The National Weather Service has issued an Excessive Heat Warning until 8 p.m. on Friday, July 23rd, 2010. The combination of heat and humidity can cause dangerous heat index values between 110 and 115 degrees during the afternoon hours. Proper precautions should be taken to prevent heat related illness now, and during future heat advisories and warnings.
- Stay indoors in the air-conditioning as much as possible. Keep the shades drawn and blinds closed. If you cannot afford air conditioning or it isn’t available, spending some time each day (during the hottest part of the day) in an air conditioned environment such as a public building, with friends, or your church can give some relief. Other ways to beat the heat:
Summit Waves Family Aquatic Park is open Monday – Friday, Noon – 7 p.m. and weekends, Noon – 8 p.m. Lee’s Summit residents pay $7 for entry. Twilight hours, week nights from 5 - 7 p.m., is $4 for residents.
Harris Park Community Center hours vary. Call 969-1540 for hours; $4 fee for residents to use the gym.
Gamber Center hours are Monday – Thursday, 6 a.m. – 9 p.m., Friday, 6 a.m. – 5 p.m., Saturday, 9 a.m. – 5 p.m. and Sunday, Noon – 4 p.m. There is no charge to use the facility except for the fitness center and lunches.
- Slow down. Strenuous activities should be avoided, reduced, eliminated, or rescheduled to cooler times of the day.
- Fans should only be used in a ventilated room. Blow hot air out a window with a fan during the day, and blow cooler air in at night.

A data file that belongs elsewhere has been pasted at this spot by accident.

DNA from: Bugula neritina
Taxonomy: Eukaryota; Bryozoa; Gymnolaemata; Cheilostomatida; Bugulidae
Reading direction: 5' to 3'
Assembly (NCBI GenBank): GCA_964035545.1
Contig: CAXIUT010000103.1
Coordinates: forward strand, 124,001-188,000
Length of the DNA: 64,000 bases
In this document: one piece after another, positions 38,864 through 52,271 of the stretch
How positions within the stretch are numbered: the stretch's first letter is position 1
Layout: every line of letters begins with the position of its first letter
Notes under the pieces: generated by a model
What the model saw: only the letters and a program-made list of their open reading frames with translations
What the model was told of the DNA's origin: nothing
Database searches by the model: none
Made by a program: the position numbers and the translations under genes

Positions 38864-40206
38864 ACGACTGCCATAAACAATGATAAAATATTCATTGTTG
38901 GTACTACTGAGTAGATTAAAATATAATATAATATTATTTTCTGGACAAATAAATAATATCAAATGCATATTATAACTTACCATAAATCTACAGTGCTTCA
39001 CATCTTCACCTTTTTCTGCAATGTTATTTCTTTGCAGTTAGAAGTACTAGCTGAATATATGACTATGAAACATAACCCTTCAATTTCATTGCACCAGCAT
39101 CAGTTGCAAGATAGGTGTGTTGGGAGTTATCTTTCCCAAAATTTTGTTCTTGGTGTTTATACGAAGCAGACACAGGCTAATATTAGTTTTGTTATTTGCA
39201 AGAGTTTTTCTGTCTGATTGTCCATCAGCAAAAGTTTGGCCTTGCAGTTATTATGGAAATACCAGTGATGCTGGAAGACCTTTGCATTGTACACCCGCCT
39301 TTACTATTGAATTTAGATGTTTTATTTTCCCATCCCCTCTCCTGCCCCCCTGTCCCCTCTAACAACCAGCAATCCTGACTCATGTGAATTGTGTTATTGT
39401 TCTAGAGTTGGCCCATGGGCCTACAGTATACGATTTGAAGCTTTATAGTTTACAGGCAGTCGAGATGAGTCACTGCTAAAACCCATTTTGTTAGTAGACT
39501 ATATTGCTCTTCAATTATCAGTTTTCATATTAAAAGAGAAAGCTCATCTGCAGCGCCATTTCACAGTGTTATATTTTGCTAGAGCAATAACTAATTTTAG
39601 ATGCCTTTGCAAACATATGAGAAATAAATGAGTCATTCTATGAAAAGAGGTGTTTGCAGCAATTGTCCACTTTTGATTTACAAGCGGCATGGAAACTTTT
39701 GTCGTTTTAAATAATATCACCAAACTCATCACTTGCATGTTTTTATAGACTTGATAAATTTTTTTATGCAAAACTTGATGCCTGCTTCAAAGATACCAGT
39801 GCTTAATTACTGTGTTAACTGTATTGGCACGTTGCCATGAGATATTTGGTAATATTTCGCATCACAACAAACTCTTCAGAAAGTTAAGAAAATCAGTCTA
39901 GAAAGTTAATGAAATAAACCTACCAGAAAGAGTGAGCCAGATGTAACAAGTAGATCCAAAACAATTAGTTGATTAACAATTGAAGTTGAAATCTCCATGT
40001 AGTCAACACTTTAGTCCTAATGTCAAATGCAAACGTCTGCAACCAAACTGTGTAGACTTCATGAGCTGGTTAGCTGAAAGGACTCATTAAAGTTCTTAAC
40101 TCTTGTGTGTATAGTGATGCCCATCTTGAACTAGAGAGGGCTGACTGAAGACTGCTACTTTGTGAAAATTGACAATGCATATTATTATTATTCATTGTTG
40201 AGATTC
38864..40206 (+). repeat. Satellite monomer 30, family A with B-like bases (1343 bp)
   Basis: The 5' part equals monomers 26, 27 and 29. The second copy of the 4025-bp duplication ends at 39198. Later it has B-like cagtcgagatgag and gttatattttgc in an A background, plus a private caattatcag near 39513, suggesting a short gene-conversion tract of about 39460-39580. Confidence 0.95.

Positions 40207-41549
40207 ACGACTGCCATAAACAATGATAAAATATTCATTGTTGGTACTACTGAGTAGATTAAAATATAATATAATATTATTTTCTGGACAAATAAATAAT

- Drink plenty of water or other non-alcoholic, non-caffeine drinks. Drink plenty of fluids even if you’re not thirsty. Persons with medical conditions or on fluid restrictive diets should consult their physicians before increasing fluid intake.
- Dress for the heat. Wear loose fitting, lightweight, light-colored clothing. If you must go out, wear a wide-brimmed hat and use sunscreen.
- Elderly persons, small children, those on certain medications, and persons with weight and alcohol problems are particularly susceptible to heat illness. These people should be particularly aware of their own safety, or should be checked on frequently by friends and family.
- Pets and livestock are also susceptible to heat illness. Let pets out for short periods of time only. Make sure that outdoor pets have plenty of shade and water, and check on them frequently.
Heat related problems can be deadly; any symptoms of a problem should be taken seriously. Get out of the heat and seek medical attention if problems persist.
Sources: National Weather Service and the Mid-America Regional Council/Metropolitan Emergency Managers Committee Emergency Preparedness Guide.
For more information, contact the Lee’s Summit Fire Department at (816) 969-1300 or go to preparemetrokc.org.